Describes a methodological study to evaluate the quality of care for an elderly population in the treatment of hypertension from a fairly simple analysis of medical records in primary care, with or without the use of additional information from patients, and shows how this type of data can be used to point out shortcomings in primary care. The data derive from a community survey of elderly people in one area of Jerusalem and relied on personal interviews, blood pressure measurements and an analysis of medical records over a period of four years. The measures used are: the percentage of persons without blood pressure (BP) measurement in a given year; the maximum “gap” between consecutive BP measurements in a given year; the rate of BP measurement per clinic visit; the percentage of hypertensives treated; and the percentage of hypertensives under control. The prevalence rates for hypertension in this elderly population vary between 40 per cent and 59 per cent according to the definition used. Using a simple and straightforward analysis of sick‐fund records several shortcomings in the surveillance and control of hypertension were detected. Calculation of the percentage of untreated hypertensives required a separate information source ‐ the screening. A BP survey is an important complement to an analysis of records. An ongoing evaluation of the quality of care of hypertensives in an elderly population should be based on screening, interviews with patients and analysis of the physician′s records. These provide an overall picture of the care in each medical practice enabling the physician to improve the quality of care provided to his or her patients.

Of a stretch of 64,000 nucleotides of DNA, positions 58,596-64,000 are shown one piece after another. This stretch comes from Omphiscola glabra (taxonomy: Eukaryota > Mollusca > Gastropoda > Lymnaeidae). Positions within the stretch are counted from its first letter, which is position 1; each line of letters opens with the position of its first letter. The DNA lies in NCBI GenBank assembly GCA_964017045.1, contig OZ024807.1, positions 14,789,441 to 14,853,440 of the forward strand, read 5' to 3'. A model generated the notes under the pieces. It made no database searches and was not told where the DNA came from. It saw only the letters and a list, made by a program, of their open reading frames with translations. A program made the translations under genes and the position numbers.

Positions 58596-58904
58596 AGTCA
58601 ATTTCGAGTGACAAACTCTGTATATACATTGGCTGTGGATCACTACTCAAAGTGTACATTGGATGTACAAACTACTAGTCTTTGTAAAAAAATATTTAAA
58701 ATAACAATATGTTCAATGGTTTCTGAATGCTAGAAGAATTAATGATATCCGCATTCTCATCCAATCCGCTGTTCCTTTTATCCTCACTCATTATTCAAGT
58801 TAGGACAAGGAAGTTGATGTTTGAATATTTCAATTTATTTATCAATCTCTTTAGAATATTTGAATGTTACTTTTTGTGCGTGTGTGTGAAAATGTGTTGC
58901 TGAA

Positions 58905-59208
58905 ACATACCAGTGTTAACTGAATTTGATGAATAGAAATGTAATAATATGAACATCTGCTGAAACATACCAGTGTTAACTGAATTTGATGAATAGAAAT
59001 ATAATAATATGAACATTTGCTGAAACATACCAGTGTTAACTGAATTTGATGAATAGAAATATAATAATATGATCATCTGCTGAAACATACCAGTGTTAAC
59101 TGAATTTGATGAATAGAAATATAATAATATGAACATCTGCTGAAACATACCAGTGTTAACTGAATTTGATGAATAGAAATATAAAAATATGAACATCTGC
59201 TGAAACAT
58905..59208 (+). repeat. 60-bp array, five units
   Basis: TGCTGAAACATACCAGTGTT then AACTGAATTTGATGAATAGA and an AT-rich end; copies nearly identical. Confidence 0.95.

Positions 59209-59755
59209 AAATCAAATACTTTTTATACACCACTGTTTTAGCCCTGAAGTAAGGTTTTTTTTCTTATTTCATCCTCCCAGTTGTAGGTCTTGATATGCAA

Fleishman, R., Peritz, E. and Leibel, B. (1992), "Quality of Health Care for the Elderly: The Case of Hypertension", International Journal of Health Care Quality Assurance, Vol. 5 No. 1. https://doi.org/10.1108/09526869210008176
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